In the footsteps of Stanley Spencer in Cookham: This weekend by a happy accident I found myself in the Berkshire village where the painter Stanley Spencer was born, and spent most of his adult life painting extraordinary biblical narratives set within familiar settings. After seeing his paintings in the Stanley Spencer Gallery I walked around doing a spot of compare and contrast: down by the river Thames which was the location for his famous ‘Swan Upping at Cookham’ (amongst others), the churchyard which formed the basis of his extraordinary ‘Resurrection at Cookham’ and the War Memorial which features in the Giottoesque composition of his painting of its unveiling. It’s oddly satisfying to find the house with the distinctive windows that he painted, but really the village albeit quintessentially English and charming is unremarkable - it’s in the paintings where he takes this raw material and creates a sense of magic and let loose his powerful imagination.

CCA Andratx is a very special place: a Kunsthalle, collection gallery, café and artist studio complex in the West of Mallorca. I was fortunate to stay there for a week whilst my friend the artist Clare Woods was doing a residency in one of the studios this summer. It’s an inspiring place to stay and to create work: it even has a perfect pool in the olive grove - what a great example of artistic patronage by Patricia Asbaek and her family to have the foresight to create such a place.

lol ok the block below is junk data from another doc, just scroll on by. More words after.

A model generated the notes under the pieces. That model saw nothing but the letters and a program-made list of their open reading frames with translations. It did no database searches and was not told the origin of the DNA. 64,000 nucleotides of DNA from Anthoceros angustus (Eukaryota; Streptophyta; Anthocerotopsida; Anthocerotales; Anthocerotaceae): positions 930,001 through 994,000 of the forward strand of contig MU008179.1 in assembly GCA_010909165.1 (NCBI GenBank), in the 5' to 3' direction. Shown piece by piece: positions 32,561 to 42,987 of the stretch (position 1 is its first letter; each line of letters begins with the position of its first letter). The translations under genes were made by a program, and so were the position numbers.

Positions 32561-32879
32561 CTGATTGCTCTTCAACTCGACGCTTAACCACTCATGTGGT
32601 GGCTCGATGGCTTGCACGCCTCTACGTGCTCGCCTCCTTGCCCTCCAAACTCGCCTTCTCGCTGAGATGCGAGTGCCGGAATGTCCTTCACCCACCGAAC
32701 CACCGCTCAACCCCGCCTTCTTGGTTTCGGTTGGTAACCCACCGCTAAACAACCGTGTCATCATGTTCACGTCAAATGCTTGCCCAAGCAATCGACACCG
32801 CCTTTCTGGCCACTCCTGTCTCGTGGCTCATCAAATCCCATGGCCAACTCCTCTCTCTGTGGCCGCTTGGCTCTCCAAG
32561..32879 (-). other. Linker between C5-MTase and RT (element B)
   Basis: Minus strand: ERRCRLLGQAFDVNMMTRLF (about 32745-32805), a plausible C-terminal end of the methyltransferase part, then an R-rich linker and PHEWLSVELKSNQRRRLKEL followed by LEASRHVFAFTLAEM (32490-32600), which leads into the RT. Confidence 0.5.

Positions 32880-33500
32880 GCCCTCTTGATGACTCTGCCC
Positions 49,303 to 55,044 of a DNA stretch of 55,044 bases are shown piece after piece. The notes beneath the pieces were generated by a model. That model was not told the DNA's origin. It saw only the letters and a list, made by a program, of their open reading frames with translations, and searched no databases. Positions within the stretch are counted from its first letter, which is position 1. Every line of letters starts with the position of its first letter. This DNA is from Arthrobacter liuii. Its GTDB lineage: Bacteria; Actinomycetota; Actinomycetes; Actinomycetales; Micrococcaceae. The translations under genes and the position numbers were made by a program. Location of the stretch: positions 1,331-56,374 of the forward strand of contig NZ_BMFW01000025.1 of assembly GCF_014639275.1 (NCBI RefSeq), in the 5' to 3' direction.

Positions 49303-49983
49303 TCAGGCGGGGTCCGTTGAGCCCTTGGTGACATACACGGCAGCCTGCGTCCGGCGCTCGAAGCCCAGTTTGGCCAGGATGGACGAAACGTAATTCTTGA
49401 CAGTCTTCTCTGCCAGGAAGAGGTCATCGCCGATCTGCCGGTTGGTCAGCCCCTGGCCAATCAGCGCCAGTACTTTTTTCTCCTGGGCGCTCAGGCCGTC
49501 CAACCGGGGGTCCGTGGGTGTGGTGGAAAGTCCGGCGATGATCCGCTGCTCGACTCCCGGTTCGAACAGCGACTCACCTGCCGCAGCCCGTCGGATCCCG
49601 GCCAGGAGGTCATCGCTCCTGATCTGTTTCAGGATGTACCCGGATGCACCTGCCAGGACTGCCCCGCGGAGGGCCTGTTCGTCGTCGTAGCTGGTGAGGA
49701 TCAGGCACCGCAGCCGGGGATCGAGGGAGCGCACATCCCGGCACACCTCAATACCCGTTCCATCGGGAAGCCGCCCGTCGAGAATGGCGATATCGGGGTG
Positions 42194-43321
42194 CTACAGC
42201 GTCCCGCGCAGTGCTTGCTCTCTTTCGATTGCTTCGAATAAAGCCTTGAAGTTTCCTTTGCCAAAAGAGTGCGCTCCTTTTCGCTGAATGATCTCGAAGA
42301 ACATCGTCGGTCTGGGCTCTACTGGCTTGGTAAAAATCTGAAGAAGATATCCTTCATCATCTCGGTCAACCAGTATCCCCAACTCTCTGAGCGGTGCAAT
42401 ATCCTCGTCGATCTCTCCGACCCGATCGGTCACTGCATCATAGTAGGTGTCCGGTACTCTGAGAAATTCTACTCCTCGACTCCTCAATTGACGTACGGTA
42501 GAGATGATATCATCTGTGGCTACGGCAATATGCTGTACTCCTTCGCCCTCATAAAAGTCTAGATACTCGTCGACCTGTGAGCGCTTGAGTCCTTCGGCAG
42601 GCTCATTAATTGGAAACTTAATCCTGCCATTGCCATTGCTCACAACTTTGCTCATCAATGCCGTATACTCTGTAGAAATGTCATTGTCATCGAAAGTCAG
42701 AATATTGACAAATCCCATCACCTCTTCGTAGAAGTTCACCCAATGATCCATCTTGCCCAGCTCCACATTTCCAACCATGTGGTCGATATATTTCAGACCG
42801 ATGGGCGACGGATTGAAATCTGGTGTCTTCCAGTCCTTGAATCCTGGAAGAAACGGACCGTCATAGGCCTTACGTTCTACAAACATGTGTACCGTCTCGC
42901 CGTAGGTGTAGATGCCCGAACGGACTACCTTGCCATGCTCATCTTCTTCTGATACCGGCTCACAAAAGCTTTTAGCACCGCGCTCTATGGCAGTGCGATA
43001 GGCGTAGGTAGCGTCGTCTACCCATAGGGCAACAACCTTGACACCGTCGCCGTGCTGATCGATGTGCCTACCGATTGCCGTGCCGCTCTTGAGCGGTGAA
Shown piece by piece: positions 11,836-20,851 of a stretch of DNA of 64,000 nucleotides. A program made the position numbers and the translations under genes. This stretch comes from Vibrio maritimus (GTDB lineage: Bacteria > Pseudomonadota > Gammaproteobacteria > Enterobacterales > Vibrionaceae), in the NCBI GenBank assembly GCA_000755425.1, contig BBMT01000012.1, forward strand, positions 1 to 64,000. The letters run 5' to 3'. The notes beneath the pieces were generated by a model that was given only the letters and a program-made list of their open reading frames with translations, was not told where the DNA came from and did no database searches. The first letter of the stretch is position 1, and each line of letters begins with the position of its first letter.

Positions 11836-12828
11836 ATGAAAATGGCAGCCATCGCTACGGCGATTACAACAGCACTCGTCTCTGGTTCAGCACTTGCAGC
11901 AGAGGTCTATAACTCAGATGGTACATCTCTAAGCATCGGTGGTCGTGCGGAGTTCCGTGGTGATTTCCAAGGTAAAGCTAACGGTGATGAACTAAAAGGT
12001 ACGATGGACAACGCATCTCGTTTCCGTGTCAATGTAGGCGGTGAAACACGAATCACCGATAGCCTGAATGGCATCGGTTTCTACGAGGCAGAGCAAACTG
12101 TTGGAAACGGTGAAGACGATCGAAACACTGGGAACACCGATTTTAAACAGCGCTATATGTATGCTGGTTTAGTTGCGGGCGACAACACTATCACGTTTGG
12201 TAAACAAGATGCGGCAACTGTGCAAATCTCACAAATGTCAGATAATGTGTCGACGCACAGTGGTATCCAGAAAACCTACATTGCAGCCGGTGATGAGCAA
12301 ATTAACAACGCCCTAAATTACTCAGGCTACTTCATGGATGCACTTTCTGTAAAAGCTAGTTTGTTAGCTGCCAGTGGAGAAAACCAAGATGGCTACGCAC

The Lovelace Tomb in Hurley Church in Berkshire is like a piece of fairground folk art rather than a funerary monument. The painted figures recall ship’s mastheads, but have a moving directness as they kneel facing towards the high altar.

Good food in Mallorca

When I saw the wall drawings in Joan Miró’s home/studio I couldn’t avoid thinking of the shocked reaction of parents when they discover that their child has been drawing all over the living room walls. The drawings, executed directly onto the plaster walls of the old house, have a child-like directness and intensity. Of course, they are far more sophisticated than first impressions might suggest, and in several cases relate directly to sculptures or paintings on which Miró was working. It’s like a kind of thinking out loud - only on the walls.

On 15 August it was the Festival of the Dormition of the Virgin Mary, known in Spain as the Mare de Déu d’Agost, marking her death and assumption to heaven. In the churches of Mallorca lifelike carved statues of Mary were laid on intricate carved throne-like beds towards the rear of the church. Some of these are carried in processions as part of the festival celebrations. I took these photographs in Sóller, La Seu Cathedral in Palma, and the Church of Santa Clara in Palma.

The Castell de Bellver is a remarkable example of a round castle. This 14th-century royal fortress & prison is surrounded by fragrant pine woods and overlooks the city of Palma in a Mallorca (Bellver means ‘lovely view’ in Catalan). The central courtyard has 21 Catalan Romanesque arches in the lower tier, above which are 42 octagonal columns supporting 21 Gothic arches. It’s incredibly satisfying as a piece of architecture: particularly in the layering of graceful curves, and the views both within and without.

Me getting into the spirit of Josep Lluis Sert’s colourful architecture for Joan Miró’s studio in Palma. Like De Stijl or a Mondrian.

Me getting into the spirit of Josep Lluis Sert’s colourful architecture for Joan Miró’s studio in Palma. Like De Stijl or a Mondrian.